The drive from Kamloops to Mission went quick and soon we were in Langley but it seemed to take forever to get from there to Port Moody, even using the new toll bridge. I guess you get used to just hitting 120km along the highway, just slowing down for the occasional semi or RV as they struggle up the steep mountain roads.

From Valemount to Vancouver

We arrived home and back to summer, as it was still bright and sunny in the late afternoon when we got to our apartment. That was it, then end of the trip. In a week we'd covered over 3000km, and discovered a new Canadian city. Despite previously not being keen on the car part of the trip, I actually found it way more enjoyable than I expected, and it's so convenient on vacation to have your own vehicle with you. Now I'm wondering when we will next be able to spend the day at Waterworld, and at the same time planning a new road trip, this time south of the border, possibly to California!

Vacation day 6 : Edmonton to Valemount

Date of trip Thu 26/08

Distance travelled 488km

We got up early and spent an hour in the hotel pool, which we had to ourselves, then had cereal before starting the long drive home, which we would do in two parts. The first leg was to Valemount, which we'd already passed through, but today we would be spending the night at the Motel 7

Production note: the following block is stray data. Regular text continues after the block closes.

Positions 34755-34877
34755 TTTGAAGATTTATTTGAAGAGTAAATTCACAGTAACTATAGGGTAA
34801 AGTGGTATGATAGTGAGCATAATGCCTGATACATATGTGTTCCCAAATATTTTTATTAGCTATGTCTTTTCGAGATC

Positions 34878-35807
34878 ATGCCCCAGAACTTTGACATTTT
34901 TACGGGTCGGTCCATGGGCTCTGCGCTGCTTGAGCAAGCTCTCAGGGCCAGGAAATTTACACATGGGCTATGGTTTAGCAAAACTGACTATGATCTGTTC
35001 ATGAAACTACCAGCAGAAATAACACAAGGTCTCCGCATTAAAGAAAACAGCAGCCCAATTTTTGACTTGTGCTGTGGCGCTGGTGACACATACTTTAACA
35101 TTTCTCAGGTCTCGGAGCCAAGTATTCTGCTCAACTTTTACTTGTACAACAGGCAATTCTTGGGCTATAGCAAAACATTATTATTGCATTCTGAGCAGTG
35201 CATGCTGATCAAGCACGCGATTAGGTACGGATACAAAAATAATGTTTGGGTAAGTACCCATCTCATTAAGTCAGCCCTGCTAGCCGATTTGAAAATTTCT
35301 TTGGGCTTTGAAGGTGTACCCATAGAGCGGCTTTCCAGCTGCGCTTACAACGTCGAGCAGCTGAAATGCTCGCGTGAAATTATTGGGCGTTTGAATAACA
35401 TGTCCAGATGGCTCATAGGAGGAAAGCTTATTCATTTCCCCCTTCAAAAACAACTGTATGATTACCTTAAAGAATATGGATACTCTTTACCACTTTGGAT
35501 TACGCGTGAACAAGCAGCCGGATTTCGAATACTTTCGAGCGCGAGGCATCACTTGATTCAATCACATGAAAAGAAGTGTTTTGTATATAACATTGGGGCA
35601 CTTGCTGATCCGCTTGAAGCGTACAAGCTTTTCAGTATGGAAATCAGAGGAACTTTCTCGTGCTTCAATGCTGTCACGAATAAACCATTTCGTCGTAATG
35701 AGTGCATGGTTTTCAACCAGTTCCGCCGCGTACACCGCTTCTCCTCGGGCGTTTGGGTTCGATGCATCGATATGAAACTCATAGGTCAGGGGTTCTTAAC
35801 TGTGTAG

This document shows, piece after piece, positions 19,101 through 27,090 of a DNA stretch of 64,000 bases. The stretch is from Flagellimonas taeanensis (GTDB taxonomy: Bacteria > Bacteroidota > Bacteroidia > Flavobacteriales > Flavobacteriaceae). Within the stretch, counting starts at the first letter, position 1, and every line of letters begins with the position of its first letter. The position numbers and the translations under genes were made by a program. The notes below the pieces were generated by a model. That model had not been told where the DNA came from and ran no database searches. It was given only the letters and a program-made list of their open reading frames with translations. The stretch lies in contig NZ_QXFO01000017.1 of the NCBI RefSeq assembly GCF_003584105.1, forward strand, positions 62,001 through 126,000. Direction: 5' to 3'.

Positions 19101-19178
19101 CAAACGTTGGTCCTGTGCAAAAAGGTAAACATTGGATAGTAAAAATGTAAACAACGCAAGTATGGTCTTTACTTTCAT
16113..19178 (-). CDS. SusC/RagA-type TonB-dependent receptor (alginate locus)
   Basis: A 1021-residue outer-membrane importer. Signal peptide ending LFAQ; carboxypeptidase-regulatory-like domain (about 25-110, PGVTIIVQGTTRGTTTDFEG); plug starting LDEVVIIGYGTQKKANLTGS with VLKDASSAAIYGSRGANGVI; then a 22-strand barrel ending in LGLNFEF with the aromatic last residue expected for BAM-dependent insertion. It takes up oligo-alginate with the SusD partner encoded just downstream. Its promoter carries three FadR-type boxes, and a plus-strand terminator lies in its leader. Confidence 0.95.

It was the second last day of the vacation and my turn to drive, so Corbey directed me out of Edmonton, and it was her turn to make a mistake with navigation so we ended up driving around random suburbs, not for the first time, before we made our way back to the highway. On the way I noticed some cool place names like Camp He Ha Ho and a big Ranch called Mokoyoko (or something similar).

We stopped at Hinton for lunch which is about a third of the way to Valemount, and is a small town with some big stores and lots of chain restaurants. Sadly it would be our last fill up at Albertian gas prices.